Can Your Boss Really Do That?

Lewis Maltby

Yes, employ­ers can legal­ly ignore the First Amendment.

Lynn Gob­bell was fired because her boss didn’t like the bumper stick­er on her car. Dur­ing the 2004 pres­i­den­tial elec­tion, Gob­bell put a Ker­ry for Pres­i­dent” stick­er on her bumper. When her boss saw it, he ordered her to the stick­er off. When she refused, he fired her.

Most peo­ple think that what hap­pened to Gob­bell was ille­gal, but they’re wrong. What her boss did was wrong, but it wasn’t illegal.

What about the Con­sti­tu­tion? Doesn’t the First Amend­ment pro­tect our right to free­dom of speech? The answer is yes, but only where the gov­ern­ment is con­cerned. Unlike mil­lions of peo­ple in oth­er coun­tries, Amer­i­cans can open­ly crit­i­cize the gov­ern­ment or advo­cate for posi­tions that are con­tro­ver­sial or even offen­sive with­out fear of retribution.

But the first amend­ment applies only to the government.

A pri­vate cor­po­ra­tion, no mat­ter how large or pow­er­ful, can legal­ly ignore the first amend­ment. Too many employ­ees have learned this the hard way, when their boss fires them for some­thing they say on their per­son­al blog or MySpace page.

In my new book Can They Do That? Reclaim­ing Our Fun­da­men­tal Rights in the Work­place, I explain how all your con­sti­tu­tion­al rights essen­tial­ly go up in smoke the moment you go through the office door. In addi­tion to free speech, your right to pri­va­cy dis­ap­pears. While the gov­ern­ment has to get a court order to read your e‑mail, your boss can (and will) read your e‑mail, includ­ing mes­sages on sen­si­tive per­son­al sub­jects, for his/​her own amuse­ment. This breach of pri­va­cy extends even fur­ther than email – it includes video mon­i­tor­ing, too. When Gail Nel­son found out that male secu­ri­ty guards were watch­ing her undress in her office after work to get ready for the gym, her suit was dis­missed. She didn’t even get a trial.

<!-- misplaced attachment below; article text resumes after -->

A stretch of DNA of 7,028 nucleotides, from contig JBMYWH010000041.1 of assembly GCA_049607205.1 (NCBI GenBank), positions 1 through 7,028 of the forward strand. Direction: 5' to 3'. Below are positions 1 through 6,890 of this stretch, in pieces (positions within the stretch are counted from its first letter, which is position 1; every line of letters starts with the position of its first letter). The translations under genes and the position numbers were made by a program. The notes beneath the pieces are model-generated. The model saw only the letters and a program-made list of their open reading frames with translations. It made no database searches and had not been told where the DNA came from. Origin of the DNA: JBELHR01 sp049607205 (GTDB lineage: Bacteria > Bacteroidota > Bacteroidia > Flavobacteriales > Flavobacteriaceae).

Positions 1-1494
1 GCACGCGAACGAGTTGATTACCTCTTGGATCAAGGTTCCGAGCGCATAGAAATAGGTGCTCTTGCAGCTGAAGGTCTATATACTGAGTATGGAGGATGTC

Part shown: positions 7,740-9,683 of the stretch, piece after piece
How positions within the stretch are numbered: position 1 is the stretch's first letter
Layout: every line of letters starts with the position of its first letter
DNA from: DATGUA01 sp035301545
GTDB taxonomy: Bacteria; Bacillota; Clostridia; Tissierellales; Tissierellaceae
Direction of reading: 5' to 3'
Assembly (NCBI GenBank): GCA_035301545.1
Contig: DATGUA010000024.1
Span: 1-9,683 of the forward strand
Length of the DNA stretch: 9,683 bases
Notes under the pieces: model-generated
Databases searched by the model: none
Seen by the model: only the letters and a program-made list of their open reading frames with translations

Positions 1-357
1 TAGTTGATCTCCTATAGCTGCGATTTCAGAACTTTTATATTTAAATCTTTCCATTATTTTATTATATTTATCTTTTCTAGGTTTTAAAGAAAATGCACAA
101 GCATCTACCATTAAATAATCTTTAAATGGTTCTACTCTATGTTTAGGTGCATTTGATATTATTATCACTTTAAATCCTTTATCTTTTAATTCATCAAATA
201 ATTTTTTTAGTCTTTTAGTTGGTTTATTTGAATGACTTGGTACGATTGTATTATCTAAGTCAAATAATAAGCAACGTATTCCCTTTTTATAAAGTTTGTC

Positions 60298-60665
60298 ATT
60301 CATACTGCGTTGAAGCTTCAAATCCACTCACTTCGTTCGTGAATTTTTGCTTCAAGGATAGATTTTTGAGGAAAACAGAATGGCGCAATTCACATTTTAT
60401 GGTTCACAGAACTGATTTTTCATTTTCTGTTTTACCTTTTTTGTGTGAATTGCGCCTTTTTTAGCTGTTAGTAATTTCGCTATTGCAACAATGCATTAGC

Even worse night­mares are com­ing. At least a mil­lion Amer­i­cans car­ry com­pa­ny-issued cell phones, all of which are equipped with GPS. Any of these employ­ers are at lib­er­ty to track their employ­ees 24 hours a day, 7 days a week, 365 days a year. It could be hap­pen­ing to you right now with­out your knowl­edge. The growth of bio­met­rics (such as elec­tron­ic fin­ger­prints) may enhance secu­ri­ty in some loca­tions, but it also opens the door to iden­ti­ty theft on an unprece­dent­ed scale. No one knows what to do when a hack­er, or dis­hon­est employ­ee, gains access to a data­base con­tain­ing thou­sands of fingerprints.

Not only may your boss know where you are every minute of your life, he may con­trol it as well. Thou­sands of com­pa­nies order employ­ees not to smoke or drink, even in their own homes, and fire those who dis­obey. As the well­ness move­ment grows, employ­ers are expand­ing these rules to include diet, exer­cise, and poten­tial­ly dan­ger­ous hob­bies like skiing.

The few rights we do have exist because of fed­er­al or state leg­is­la­tion, such as laws pro­hibit­ing dis­crim­i­na­tion based on race, gen­der, reli­gion, and oth­er improp­er bases. But even these rights are in jeop­ardy as employ­ers require employ­ees to agree” to give up their right to go to court if their rights are ever vio­lat­ed. Instead, employ­ees must go to arbi­tra­tion, where they have few rights to a fair hearing.

For more on what you can do to pro­tect your rights under cur­rent law, and how we can change the law to restore our fun­da­men­tal rights when we go to work, read Can They Do That?

This post was pre­vi­ous­ly pub­lished at Today’s Work­place.

Lewis Malt­by is pres­i­dent and founder of the Nation­al Workrights Insti­tute and for­mer Direc­tor of Employ­ment Rights for the ACLU. He has tes­ti­fied before Con­gress many times on employ­ment issues and appeared on 60 Min­utes, Lar­ry King Live, and Oprah. He lives in Prince­ton, N.J., and is the author of Can They Do That?: Retak­ing Our Fun­da­men­tal Rights in the Workplace.
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